Lee Davy sits down with the creator of the poker strategy and coaching site, Gripsed’s Evan Jarvis, to talk about the importance of intention and preparing yourself for every day activities.
I think it was PokerListings that asked me to check out a kid named Charlie Carrel. Apparently, he had deposited $15 into a PokerStars account and ran it up to over $500,000.
I tracked him down, and during my interview, he told me that a lot of his success was down to one man. His name was Evan Jarvis, and he was the creator of a poker strategy site called Gripsed. Carrel was a coach on the site, and he told me that he would never leave Jarvis, irrespective of who would approach him to work for them.
That is a huge compliment, and by the way, the content on Gripsed is free of charge. Suddenly, I had another man I needed to track down. Fortunately, this one wasn’t that difficult. He has a booth right outside of the Media Room in the Rio.
This is what he had to say.
Charlie Carrel once told me that he would never leave Gripsed, and move to another company, because of the respect he has for you. What did you do to earn that respect?
“One of the big things that comes with my training, that doesn’t come from other training sites, is I try to teach a certain set of values: taking care of yourself, taking care of others, valuing your relationships, and valuing all the activities you do in your life such as poker, business or health. I help people take those things seriously, seeking out people who can help you along that path, and not forgetting those who helped you along the way.
“I did a video where I taught people to find out what it is you wanted to work on, and to find the best people in those fields to help you. Whatever the price is, if you can afford it, you pay it; because you should be at a level where you are getting the value you should be for that price. If you are always investing in yourself, at the right value point, you can get more high-level coaches as you go along.
“He hit me up one day to ask if I knew some higher level coaches. He told me that he hired a guy who was playing $10/20. They spent six hours together, and after the first 30-mins the coach suggested that Charlie take his money back because he knew everything he was trying to teach him.
“I was trying to help people evolve to that next level, and be the best people they could be. A big part of that is valuing the people around you, and not forgetting them, because we really sacrifice a lot to help other people, and all we ask in return is they appreciate it and pass it on to others. A lot of what I did was free. I never asked for any money for the content I made. I wanted to provide for people, and thought karmically that things would work out for me if I did that.”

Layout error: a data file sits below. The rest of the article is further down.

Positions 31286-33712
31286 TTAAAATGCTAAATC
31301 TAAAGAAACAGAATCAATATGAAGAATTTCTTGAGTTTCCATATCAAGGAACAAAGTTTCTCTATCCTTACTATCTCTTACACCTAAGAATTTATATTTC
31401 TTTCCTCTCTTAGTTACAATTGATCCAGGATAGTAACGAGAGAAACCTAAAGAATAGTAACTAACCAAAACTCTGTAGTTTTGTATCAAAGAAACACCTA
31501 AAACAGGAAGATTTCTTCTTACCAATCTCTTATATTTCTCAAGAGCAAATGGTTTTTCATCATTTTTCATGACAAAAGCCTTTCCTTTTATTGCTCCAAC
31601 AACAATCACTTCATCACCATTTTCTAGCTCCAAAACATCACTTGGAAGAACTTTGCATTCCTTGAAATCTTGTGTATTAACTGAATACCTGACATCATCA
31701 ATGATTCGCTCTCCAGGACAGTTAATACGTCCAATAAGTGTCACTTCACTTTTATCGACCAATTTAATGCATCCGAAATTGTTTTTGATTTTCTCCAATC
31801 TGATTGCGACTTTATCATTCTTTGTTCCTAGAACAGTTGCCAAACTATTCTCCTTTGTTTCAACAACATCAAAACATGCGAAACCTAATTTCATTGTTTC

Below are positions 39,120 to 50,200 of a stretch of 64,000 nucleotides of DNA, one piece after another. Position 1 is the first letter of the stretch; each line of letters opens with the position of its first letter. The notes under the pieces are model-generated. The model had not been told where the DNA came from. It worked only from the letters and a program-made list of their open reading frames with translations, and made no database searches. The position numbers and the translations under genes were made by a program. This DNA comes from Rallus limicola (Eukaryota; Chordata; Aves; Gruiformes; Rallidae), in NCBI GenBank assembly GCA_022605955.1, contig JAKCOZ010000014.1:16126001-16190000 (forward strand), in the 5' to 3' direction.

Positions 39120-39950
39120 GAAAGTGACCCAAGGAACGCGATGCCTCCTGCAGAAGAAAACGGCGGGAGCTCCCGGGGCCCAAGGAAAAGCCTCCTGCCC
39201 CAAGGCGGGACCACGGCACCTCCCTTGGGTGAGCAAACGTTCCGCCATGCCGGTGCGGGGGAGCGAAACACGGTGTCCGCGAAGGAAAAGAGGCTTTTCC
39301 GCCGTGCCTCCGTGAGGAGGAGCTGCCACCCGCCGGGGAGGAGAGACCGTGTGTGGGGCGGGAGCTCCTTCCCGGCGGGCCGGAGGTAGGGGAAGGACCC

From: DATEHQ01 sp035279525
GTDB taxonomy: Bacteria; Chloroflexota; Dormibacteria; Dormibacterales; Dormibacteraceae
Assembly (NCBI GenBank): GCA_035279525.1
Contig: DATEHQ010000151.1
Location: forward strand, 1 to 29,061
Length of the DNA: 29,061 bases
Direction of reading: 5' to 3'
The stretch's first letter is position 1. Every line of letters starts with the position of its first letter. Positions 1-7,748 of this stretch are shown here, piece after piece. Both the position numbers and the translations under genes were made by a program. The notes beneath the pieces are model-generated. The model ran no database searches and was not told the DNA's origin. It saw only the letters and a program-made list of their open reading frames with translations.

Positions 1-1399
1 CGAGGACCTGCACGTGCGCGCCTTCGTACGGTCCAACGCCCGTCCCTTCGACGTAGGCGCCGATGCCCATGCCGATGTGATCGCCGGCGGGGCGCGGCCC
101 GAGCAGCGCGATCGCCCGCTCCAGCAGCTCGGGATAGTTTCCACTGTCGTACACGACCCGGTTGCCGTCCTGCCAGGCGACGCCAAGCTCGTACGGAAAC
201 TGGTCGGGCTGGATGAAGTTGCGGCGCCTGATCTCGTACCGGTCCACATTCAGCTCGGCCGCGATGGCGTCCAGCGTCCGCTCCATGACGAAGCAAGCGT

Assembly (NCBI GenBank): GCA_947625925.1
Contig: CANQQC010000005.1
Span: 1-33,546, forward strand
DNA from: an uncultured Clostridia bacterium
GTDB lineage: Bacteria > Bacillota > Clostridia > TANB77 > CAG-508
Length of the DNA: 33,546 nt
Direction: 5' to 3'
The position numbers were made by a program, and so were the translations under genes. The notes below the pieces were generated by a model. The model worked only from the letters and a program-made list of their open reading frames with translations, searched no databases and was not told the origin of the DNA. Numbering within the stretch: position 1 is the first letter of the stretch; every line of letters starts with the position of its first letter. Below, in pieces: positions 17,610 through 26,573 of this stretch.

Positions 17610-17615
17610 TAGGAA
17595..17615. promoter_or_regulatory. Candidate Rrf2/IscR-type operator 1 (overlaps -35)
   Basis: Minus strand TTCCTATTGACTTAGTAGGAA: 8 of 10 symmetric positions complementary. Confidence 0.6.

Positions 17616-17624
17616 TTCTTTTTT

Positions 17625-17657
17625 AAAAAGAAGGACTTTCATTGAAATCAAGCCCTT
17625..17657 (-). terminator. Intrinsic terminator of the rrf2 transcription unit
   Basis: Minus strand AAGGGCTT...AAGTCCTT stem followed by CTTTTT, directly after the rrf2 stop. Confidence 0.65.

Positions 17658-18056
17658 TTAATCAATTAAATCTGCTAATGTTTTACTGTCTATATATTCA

I have been listening to an audio book on purpose and meaning by Pastor Rick Warren. He talks about being servants, and to give rather to receive, how long have you been operating in this manner?
“Not that long. As I grew up I was very concerned with myself, and when you are growing up, that’s the zone most people are in. There are two parts to this. There is the physical growing up process, and then there is the waking up process. The latter is about seeing the world for what it is, seeing people for what they are, and really getting it.
“I think the waking up stage for me started about 3-4 years ago. I started making videos because it gave me something to do. I was good at talking and teaching, so why not make some videos? But when I started receiving feedback about the value that people were getting I realized that I was helping them get more value in their life. I realized this was the real magic in life. I was getting the opportunity to help people, and then getting to be surrounded by happy, healthy individuals who can bring you up and give you opportunities that you would have never found on your own.
“When I got into meditation I started to quiet the noise and distraction. I was able to understand things for what they were. When I started taking care of myself, and my health, so I could create more energy and share it with other people, life started to get better.
“One day I was in an office of a friend to just chat with him. I walked outside and got a feeling of euphoria. I didn’t understand it. I hadn’t taken drugs, and I hadn’t won any money. Then I realized that sharing, connecting, and making someone’s life a little better is probably the most important feeling in the world.